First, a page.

Spy Video Cameras Bring 1984 Home

Spy Video Cameras Bring 1984 Home

Imagine a​ state where the​ government rules with an​ iron first. You can do and​ think as​ you please, so long as​ these actions and​ ideas do not go against policy or​ officially mandated doctrine. You are subjected to​ some twisted psychology, too. Not only are you brainwashed to​ obey the​ totalitarian government, you are taught to​ love it​ as​ well. Does this scenario seem unthinkable?

This is​ the​ world British writer George Orwell portrayed in​ his novel, 1984. if​ you think, however, that fiction is​ the​ book is​ strictly a​ work of​ fiction used to​ entertain its readers, think again. Today, governments throughout the​ world use spy video cameras to​ monitor key areas, including Orwell’s former London home!

I’ll Be Watching You
Each person in​ Great Britain is​ caught on Closed Circuit Television, or​ CCTV cameras, about 300 times every day. the​ country possesses about 4.2 million of​ these spy video cameras. That's about one camera for​ every 14 people in​ Great Britain! in​ fact, about 200 yards away from where Orwell lived until he died, over 30 CCTV cameras monitor people’s every move. an​ irony is​ that a​ special plaque hanging near Orwell’s home praises the​ author for​ his stance against totalitarianism.

Security Can Make You Insecure
Many London businesspeople justify the​ use of​ spy video cameras as​ a​ means of​ crime prevention. However, England’s Royal Academy of​ Engineering, or​ RAE, has cautioned that excessive surveillance by cameras could actually reduce safety in​ the​ country. One concern is​ that a​ national standard for​ CCTV cameras could inadvertently transmit data to​ just about anyone willing to​ go to​ extra lengths for​ access. Moreover, computer hackers capable of​ accessing the​ data could abuse any security system. Business employees who accept bribes could also threaten the​ integrity of​ such a​ standardized surveillance system. One author of​ the​ RAE’s report even argued that the​ installation of​ spy video cameras should be halted until it​ is​ proven that they are necessary.

Rear View Cameras
Today, spy video cameras are used for​ a​ variety of​ applications other than monitoring businesses. in​ Virginia, USA, a​ 10-year program used an​ army of​ spy video cameras as​ a​ means of​ traffic enforcement. These cameras catch drivers zooming through red traffic lights. Most politicians are strongly for​ the​ program because they claim it​ increases road safety and​ saves the​ government money. After all, road accidents, wreckage, and​ the​ messy process of​ trolling through debris and​ cleaning it​ up use up time, money, and​ valuable workforce. Opponents of​ the​ cameras, however, attack the​ efficiency of​ the​ system and​ criticize its intrusion on privacy of​ private citizens.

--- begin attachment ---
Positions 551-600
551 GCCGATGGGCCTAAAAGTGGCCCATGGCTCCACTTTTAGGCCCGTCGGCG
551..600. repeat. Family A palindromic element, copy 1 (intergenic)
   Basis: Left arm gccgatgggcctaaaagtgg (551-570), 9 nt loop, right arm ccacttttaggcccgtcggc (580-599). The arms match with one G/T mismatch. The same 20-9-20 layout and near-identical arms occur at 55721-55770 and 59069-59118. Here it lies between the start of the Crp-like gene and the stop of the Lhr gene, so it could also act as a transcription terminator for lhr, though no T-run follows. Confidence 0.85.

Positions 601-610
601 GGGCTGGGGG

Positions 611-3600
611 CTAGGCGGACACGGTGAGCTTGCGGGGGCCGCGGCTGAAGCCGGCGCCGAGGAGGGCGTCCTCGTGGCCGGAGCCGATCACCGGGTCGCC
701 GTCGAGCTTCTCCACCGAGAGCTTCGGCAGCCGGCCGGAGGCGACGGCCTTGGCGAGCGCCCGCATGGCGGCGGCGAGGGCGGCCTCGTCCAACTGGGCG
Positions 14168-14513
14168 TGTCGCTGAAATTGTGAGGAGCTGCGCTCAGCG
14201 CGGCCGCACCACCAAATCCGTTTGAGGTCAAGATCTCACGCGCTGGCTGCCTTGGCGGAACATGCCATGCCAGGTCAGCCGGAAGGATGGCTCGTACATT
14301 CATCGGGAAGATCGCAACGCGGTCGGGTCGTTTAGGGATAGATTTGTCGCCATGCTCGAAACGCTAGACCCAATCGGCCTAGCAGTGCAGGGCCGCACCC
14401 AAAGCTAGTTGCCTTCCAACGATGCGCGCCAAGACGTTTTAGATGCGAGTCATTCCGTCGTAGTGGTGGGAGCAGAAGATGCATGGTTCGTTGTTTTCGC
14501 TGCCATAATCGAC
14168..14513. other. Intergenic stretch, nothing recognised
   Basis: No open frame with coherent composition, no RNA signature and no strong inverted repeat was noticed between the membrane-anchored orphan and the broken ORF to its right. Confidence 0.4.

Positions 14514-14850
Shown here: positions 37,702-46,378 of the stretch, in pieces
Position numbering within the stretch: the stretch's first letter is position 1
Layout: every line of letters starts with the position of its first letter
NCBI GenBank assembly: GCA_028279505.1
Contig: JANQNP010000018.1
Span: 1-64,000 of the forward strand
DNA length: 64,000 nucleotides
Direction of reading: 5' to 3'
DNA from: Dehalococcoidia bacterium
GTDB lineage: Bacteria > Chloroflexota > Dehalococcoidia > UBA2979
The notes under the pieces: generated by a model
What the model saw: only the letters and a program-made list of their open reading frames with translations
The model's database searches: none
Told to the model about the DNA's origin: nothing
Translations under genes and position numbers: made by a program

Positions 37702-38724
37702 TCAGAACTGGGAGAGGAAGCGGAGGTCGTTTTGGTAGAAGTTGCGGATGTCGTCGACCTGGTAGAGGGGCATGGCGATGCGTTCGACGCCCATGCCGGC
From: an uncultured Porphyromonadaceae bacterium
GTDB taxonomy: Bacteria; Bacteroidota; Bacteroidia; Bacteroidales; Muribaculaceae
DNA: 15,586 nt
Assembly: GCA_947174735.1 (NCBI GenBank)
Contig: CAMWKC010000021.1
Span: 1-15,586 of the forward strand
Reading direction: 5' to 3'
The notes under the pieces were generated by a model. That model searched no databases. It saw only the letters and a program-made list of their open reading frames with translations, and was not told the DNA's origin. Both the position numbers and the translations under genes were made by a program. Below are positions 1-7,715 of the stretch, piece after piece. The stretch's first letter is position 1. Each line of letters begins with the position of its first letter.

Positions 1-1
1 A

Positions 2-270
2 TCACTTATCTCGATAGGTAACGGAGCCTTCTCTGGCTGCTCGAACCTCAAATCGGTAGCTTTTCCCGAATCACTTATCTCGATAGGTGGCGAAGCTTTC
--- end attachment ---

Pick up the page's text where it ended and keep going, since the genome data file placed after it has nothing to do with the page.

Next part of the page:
Like Britain, Like Singapore
One of​ the​ most prolific national users of​ spy video cameras and​ one of​ the​ most criticized for​ its usage is​ Singapore. This comes as​ no surprise to​ people familiar with Singapore's history of​ policy-making. Singapore's government system had, after all, been pattered after that of​ its former colonizer, Britain.

Singapore's constitution does not explicitly protect an​ individual’s privacy. in​ fact, in​ recent decades, the​ Singaporean government has used spy video cameras to​ control opposition parties in​ the​ country and​ enforce societal control. in​ In 1986, the​ founder of​ modern Singapore justified his reasons for​ monitoring how citizens talked, acted, and​ even spit! Today, surveillance cameras in​ the​ nation are used for​ a​ variety of​ purposes, such as​ monitoring vehicular traffic, and​ preventing littering. While the​ government basically respects its citizens’ rights, it​ wields the​ authority to​ limit them when it​ believes that such is​ justified.

In 1948, when “1984” was published, the​ idea that “Big Brother is​ watching” seemed ludicrous. it​ seemed an​ idea feasible only in​ fiction. Today, the​ use of​ spy video cameras show just how easily technology like spy video cameras transform fiction into non-fiction.

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